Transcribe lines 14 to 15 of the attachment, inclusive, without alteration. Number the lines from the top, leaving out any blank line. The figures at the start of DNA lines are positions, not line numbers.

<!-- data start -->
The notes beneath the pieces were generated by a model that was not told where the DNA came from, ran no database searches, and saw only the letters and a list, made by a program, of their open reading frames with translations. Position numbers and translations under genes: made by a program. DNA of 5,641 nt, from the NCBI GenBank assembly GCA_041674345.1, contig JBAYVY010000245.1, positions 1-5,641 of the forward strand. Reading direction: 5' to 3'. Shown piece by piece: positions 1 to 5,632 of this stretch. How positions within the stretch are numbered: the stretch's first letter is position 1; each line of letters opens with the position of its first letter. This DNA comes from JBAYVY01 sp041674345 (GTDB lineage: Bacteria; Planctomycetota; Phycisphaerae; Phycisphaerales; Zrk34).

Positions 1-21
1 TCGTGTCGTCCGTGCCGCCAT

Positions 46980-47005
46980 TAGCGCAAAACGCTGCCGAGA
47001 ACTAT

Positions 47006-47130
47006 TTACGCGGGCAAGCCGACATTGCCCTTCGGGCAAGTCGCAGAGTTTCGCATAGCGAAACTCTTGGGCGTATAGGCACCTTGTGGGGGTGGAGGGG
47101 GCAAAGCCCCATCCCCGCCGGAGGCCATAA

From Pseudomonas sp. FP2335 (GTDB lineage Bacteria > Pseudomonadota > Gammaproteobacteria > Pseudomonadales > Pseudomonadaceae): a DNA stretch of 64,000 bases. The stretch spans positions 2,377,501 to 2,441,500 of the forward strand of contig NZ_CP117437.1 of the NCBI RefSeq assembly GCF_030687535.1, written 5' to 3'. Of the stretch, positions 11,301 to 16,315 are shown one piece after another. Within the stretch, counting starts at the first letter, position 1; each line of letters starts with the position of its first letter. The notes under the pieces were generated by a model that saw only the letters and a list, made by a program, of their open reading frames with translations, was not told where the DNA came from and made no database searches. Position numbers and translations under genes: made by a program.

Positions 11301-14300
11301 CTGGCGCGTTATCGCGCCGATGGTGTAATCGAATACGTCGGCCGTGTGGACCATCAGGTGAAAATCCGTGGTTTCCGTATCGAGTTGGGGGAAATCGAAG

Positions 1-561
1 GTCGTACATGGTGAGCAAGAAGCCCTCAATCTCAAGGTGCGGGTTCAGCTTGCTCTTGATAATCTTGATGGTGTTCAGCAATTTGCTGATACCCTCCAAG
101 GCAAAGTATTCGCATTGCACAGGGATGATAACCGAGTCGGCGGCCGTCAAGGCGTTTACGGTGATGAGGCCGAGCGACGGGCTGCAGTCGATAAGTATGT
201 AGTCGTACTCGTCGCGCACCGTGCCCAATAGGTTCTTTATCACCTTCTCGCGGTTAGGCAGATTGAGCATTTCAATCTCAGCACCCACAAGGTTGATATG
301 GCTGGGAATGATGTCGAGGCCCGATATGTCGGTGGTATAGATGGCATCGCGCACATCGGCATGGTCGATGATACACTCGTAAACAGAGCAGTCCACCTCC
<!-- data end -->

1 GTCGTACATGGTGAGCAAGAAGCCCTCAATCTCAAGGTGCGGGTTCAGCTTGCTCTTGATAATCTTGATGGTGTTCAGCAATTTGCTGATACCCTCCAAG
101 GCAAAGTATTCGCATTGCACAGGGATGATAACCGAGTCGGCGGCCGTCAAGGCGTTTACGGTGATGAGGCCGAGCGACGGGCTGCAGTCGATAAGTATGT